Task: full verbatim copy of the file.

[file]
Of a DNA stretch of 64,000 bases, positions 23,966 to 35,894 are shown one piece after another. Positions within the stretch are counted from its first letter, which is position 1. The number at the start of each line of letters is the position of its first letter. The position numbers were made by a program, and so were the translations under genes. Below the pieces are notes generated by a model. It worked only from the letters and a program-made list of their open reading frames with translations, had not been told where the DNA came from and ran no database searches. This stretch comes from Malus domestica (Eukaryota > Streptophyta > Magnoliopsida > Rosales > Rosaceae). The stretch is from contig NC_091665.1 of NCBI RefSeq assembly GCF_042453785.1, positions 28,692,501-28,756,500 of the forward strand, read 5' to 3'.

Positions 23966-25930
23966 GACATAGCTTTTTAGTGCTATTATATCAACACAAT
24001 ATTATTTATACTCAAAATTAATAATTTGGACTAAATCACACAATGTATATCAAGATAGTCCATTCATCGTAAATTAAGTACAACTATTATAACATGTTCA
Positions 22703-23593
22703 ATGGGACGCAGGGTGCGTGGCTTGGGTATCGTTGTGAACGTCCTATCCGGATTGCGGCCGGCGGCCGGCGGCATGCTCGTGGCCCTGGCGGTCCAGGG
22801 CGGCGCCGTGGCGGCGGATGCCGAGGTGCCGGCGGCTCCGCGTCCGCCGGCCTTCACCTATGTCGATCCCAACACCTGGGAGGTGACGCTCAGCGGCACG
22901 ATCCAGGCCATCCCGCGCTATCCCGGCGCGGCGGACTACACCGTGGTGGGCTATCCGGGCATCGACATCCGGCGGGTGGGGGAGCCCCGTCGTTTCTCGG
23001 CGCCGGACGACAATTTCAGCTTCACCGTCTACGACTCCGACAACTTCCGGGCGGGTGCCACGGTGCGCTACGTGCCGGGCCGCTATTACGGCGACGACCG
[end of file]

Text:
Of a DNA stretch of 64,000 bases, positions 23,966 to 35,894 are shown one piece after another. Positions within the stretch are counted from its first letter, which is position 1. The number at the start of each line of letters is the position of its first letter. The position numbers were made by a program, and so were the translations under genes. Below the pieces are notes generated by a model. It worked only from the letters and a program-made list of their open reading frames with translations, had not been told where the DNA came from and ran no database searches. This stretch comes from Malus domestica (Eukaryota > Streptophyta > Magnoliopsida > Rosales > Rosaceae). The stretch is from contig NC_091665.1 of NCBI RefSeq assembly GCF_042453785.1, positions 28,692,501-28,756,500 of the forward strand, read 5' to 3'.

Positions 23966-25930
23966 GACATAGCTTTTTAGTGCTATTATATCAACACAAT
24001 ATTATTTATACTCAAAATTAATAATTTGGACTAAATCACACAATGTATATCAAGATAGTCCATTCATCGTAAATTAAGTACAACTATTATAACATGTTCA
Positions 22703-23593
22703 ATGGGACGCAGGGTGCGTGGCTTGGGTATCGTTGTGAACGTCCTATCCGGATTGCGGCCGGCGGCCGGCGGCATGCTCGTGGCCCTGGCGGTCCAGGG
22801 CGGCGCCGTGGCGGCGGATGCCGAGGTGCCGGCGGCTCCGCGTCCGCCGGCCTTCACCTATGTCGATCCCAACACCTGGGAGGTGACGCTCAGCGGCACG
22901 ATCCAGGCCATCCCGCGCTATCCCGGCGCGGCGGACTACACCGTGGTGGGCTATCCGGGCATCGACATCCGGCGGGTGGGGGAGCCCCGTCGTTTCTCGG
23001 CGCCGGACGACAATTTCAGCTTCACCGTCTACGACTCCGACAACTTCCGGGCGGGTGCCACGGTGCGCTACGTGCCGGGCCGCTATTACGGCGACGACCG